Anton Bruckner (born in 1824 in Ansfelden near Linz; died in 1896 in Vienna) was an Austrian composer of the Romantic movement, and also an organist and music teacher. He composed his Second Symphony between 1871 and 1872, finishing it during a summer sojourn at the abbey in St Florian, Upper Austria, where his musical education had started in 1837 and where he eventually worked until 1855 as a teacher and abbey organist. In 1873, he conducted the first performance of the Second
Symphony with the Vienna Philharmonic Orchestra in Vienna. As with many of his works, Bruckner also re-edited his Second Symphony, which has come down to us in several versions. The Scherzo heard here, for instance, was the second movement in the original version, before the Andante. As yet, this symphony has been performed only twice at the Salzburg Festival. The selected recording is of a philharmonic concert at the Salzburg Festival in 2016, with which Riccardo Muti celebrated his 75th birthday. The conductor was born in Naples in 1941 and has been connected to the Salzburg Festival since 1971 when Herbert von Karajan invited him to take over the musical direction of Gaetano Donizetti’s Don Pasquale with the Vienna Philharmonic Orchestra.
Muti has been conducting philharmonic concerts at the Salzburg Festival on a regular basis since 1972. Between 2007 and 2011, he was in charge of the Salzburg Whitsun Festival. Muti calls Bruckner’s Second the ‘most Italian’ of the composer’s works, and his symphonic oeuvre in its totality ‘a quite unique musical gift to God and nature’.
The Vienna Philharmonic Orchestra under Pierre Boulez, 2003
Gustav Mahler: First movement (moderately, not rushed) of the Symphony No. 4 in G major
Gustav Mahler (born in 1860 in Kaliště in Bohemia; died in 1911 in Vienna) was an Austrian composer at the transition from the Later Romantic era to the modern age. In addition, he was active among other things as an important conductor and opera director. Mahler started to compose the Fourth Symphony in 1899 and completed it in 1901. The first performance took place the same year under his baton by the Munich Philharmonic Orchestra in Munich. The symphony has been performed 18 times at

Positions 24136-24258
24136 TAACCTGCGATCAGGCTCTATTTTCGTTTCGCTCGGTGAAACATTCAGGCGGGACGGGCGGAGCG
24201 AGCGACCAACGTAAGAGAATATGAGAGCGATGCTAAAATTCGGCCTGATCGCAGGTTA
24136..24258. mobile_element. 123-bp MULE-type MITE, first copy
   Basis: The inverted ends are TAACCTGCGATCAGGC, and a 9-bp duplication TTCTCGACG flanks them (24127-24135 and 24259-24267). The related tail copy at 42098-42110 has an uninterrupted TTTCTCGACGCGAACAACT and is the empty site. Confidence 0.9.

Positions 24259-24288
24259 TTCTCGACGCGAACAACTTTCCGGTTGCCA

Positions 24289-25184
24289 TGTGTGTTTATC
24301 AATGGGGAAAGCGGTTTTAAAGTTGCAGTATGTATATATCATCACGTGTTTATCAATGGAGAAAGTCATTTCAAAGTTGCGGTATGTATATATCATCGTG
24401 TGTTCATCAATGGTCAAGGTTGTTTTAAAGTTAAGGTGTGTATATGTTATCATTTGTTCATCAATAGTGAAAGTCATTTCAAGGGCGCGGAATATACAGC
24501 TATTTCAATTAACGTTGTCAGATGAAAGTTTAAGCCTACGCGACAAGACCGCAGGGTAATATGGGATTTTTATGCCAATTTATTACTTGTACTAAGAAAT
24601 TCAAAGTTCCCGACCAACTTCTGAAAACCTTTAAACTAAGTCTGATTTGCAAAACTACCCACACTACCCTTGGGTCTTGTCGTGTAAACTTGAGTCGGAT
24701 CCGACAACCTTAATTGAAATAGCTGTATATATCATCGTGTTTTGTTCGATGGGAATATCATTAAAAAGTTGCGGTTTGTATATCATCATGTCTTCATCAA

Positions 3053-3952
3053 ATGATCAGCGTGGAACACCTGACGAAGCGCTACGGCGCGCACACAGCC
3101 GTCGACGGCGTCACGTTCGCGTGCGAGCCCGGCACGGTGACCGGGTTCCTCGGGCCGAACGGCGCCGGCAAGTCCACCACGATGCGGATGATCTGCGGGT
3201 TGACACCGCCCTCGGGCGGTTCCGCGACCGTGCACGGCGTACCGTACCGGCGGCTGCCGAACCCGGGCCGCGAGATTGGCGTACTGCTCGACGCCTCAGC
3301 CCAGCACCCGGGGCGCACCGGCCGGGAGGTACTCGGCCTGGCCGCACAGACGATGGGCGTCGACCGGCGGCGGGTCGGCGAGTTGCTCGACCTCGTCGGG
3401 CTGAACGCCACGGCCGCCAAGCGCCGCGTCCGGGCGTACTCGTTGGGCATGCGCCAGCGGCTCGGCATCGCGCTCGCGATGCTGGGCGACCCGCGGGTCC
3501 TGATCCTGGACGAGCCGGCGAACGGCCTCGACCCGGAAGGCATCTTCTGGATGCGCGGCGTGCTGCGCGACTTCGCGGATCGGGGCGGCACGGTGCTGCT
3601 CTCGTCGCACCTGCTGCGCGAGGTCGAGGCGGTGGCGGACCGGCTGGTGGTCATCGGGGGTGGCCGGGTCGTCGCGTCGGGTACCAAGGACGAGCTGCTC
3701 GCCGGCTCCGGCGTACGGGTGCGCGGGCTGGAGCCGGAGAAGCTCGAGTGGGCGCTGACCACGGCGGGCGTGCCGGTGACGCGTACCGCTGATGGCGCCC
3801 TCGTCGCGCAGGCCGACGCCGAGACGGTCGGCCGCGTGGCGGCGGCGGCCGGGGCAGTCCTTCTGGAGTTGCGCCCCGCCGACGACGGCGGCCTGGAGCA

the Salzburg Festival. The selected recording is of a philharmonic concert at the Festival conducted by Pierre Boulez in August 2003. The French composer and conductor Pierre Boulez (1925–2016) guested at the Salzburg Festival for the first
time in 1960. In 1992, Hans Landesmann, then head of concerts and Commercial Director of the Salzburg Festival, dedicated a series of concerts especially to Pierre Boulez. This key focus resulted in the first, fruitful encounters between the Vienna Philharmonic Orchestra and Pierre Boulez, which developed into an intensive, long-term artistic partnership. The Vienna Philharmonic Orchestra has always felt a unique bond to the work of Gustav Mahler. From 1898 to 1901, Gustav Mahler was subscription conductor of the Vienna Philharmonic Orchestra; the cycles included his conducting of the first performance of Anton Bruckner’s Sixth Symphony. The ensemble, under his baton, performed for the first time abroad in 1900 at the Paris World
Exhibition. Between 1897 and 1907, Mahler, in his function as first ‘Kapellmeister’ and director of the Vienna Court Opera, was also the conductor of the Court Opera Orchestra. Like Gustav Mahler, Pierre Boulez, too, was positioned at the threshold to a new kind of music. Both lived at a time of musical upheaval; they wished to break with traditional conventions. This doubtlessly explains Boulez’s special relationship to Mahler’s work.